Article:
- Associated Press - Sunday, August 29, 2010

WILMINGTON, Del. (AP) — John Carney of Delaware is a rarity in a campaign season of foreboding for Democrats, a practicing politician with a strong chance of winning a Republican-held seat in Congress.

Not that Mr. Carney is interested in attaching any national significance to his race. “I’ll support (President Obama) when I think he’s right, and I won’t when I think he proposes something that isn’t in the best interests of Delaware,” he says.

But with House Republicans on the offense in dozens of races in all regions of the country, victories by Mr. Carney and a few others challenging for GOP-held seats — most prominently in Louisiana, Hawaii and Illinois — could amount to a last line of defense for Democrats in their struggle to maintain a majority.

After picking up 55 seats combined in the past two elections, “there was less territory to move into, but we were determined to maximize whatever opportunities there were on offense,” said Rep. Chris Van Hollen, Maryland Democrat, who is chairman of the party’s House campaign committee.

“That was something that did not happen in 1994,” he added, referring to the last time the Republicans won control of the House.

Republicans must gain 40 seats this fall to capture at majority in the House, and a struggling economy coupled with strong voter dissatisfaction gives them numerous targets to achieve their goal.

They don’t dispute that a few of their own are at risk but say the national trend is moving inexorably their way.

“By October the Democrats are going to realize they have more defensive places” than now appears, and less money to go after GOP-held seats, predicted Guy Harrison, executive director of the National Republican Congressional Committee.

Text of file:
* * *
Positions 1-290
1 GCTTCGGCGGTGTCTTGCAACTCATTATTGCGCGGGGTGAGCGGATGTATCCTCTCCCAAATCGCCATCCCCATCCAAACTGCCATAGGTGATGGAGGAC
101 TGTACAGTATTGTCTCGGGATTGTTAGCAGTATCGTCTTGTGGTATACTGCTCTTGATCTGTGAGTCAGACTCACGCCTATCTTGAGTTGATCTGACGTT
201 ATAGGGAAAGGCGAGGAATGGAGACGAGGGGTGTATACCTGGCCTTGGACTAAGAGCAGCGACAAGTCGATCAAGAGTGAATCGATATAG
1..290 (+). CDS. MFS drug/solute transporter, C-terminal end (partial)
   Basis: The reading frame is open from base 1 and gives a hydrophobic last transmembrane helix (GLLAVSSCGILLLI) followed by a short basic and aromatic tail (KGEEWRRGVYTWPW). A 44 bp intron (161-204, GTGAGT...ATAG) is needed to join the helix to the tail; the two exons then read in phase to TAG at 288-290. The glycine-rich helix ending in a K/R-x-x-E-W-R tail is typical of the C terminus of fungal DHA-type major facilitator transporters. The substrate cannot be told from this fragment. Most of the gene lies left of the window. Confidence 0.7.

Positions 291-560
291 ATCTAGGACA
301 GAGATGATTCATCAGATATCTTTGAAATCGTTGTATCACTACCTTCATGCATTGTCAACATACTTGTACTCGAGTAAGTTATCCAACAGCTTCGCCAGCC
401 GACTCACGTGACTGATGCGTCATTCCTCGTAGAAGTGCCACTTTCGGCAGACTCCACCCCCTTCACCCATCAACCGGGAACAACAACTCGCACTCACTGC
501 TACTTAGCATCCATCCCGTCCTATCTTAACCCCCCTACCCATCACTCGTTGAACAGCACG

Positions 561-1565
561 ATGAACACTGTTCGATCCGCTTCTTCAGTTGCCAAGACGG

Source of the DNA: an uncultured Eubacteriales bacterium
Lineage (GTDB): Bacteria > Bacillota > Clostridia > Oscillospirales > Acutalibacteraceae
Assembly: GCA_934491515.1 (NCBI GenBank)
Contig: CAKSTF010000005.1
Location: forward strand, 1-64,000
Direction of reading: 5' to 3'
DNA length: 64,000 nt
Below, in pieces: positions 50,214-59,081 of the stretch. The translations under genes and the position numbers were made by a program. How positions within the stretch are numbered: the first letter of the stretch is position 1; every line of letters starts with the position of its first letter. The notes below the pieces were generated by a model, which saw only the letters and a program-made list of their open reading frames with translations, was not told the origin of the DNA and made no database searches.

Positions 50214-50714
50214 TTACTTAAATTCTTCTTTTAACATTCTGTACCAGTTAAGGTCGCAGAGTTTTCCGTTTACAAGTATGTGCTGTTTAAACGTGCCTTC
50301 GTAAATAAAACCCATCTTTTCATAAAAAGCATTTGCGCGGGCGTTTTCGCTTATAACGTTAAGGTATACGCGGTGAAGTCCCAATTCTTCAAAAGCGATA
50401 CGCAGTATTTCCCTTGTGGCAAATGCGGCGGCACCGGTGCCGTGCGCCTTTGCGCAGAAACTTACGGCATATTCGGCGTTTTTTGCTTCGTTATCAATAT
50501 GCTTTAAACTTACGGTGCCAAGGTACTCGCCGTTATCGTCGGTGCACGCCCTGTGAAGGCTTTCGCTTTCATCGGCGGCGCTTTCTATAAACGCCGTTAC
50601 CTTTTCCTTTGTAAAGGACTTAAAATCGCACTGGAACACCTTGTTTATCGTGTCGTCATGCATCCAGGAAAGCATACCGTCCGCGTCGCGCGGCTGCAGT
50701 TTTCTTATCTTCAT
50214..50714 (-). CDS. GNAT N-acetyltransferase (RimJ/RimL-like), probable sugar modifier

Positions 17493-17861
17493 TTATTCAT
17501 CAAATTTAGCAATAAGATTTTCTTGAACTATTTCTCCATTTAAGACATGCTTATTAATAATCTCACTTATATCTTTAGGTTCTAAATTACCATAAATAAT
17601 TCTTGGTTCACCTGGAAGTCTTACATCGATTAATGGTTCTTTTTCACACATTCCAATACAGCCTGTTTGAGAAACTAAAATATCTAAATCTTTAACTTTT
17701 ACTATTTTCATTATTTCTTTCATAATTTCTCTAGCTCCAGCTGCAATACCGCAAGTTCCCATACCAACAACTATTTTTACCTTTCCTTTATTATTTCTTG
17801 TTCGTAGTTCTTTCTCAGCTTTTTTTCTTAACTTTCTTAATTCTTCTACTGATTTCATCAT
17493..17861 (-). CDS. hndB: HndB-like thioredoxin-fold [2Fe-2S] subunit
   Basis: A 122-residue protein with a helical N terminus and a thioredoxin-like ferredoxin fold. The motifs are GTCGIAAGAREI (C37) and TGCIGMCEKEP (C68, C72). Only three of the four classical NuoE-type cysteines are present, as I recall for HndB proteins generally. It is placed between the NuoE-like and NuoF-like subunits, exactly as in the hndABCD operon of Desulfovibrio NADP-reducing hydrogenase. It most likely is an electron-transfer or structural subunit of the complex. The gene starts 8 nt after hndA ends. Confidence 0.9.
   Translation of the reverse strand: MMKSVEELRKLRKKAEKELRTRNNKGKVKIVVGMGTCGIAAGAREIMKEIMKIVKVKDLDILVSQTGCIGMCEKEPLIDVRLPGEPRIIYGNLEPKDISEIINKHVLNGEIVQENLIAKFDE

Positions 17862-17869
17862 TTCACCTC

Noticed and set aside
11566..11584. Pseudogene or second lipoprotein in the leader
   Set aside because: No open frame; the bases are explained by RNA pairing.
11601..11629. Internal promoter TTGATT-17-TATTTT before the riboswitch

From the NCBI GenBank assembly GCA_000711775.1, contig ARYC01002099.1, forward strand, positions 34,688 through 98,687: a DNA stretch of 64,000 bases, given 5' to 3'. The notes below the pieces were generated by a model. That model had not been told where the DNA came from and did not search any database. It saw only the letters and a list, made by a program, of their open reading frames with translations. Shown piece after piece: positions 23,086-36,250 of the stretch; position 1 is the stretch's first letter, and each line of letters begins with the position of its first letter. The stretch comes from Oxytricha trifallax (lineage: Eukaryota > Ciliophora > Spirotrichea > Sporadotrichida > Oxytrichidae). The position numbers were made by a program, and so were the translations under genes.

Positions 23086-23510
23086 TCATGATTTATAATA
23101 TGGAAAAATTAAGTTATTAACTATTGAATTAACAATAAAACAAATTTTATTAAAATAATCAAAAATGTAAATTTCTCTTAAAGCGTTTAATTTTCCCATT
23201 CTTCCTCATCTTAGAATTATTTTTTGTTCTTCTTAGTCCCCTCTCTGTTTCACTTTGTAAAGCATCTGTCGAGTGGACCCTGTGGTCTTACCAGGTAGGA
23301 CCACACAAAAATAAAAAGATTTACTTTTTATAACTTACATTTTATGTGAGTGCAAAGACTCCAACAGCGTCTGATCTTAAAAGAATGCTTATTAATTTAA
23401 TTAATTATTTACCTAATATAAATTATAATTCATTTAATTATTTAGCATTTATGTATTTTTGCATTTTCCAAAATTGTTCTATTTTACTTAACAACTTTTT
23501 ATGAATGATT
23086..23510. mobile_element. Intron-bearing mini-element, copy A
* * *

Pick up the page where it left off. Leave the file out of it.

In Delaware, Mr. Harrison said, the party-preferred contender, Michele Rollins, “has a very good shot in what frankly for us is a tough state to run in.” The primary is Sept. 14.

To understand why Mr. Carney, 54, has a chance to take away a GOP-held seat is also to understand why there are so few races like his.

Most important was the decision by nine-term Republican Rep. Mike Castle to give up his seat and run for the Senate, although other factors are working in the Democrat’s favor.

Unemployment in the state was 8.4 percent in July, a full percentage point below the national average, and has declined each month since March. As Vice President Joseph R. Biden Jr.’s home state, Delaware is also on a dwindling list of those where polls show a plurality views Mr. Obama favorably rather than unfavorably.

Democrats enjoy a huge advantage in voter registration in the state, which has only one congressional district. Forty-seven percent are Democrats, 29 percent Republicans and 23 independent.

Nor is there significant evidence yet that political experience — which has proved toxic in other states — is viewed negatively by large portions of the Delaware electorate. A two-time lieutenant governor who lost a gubernatorial primary in 2008, Mr. Carney is regarded as the favorite against either Ms. Rollins or her primary rival, businessman Glen Urquhart.

Additionally, “the Republican primary is working to his advantage” by pushing the contenders to the right, said Gov. Jack Markell, a Democrat who outpolled Mr. Carney in a primary two years ago.

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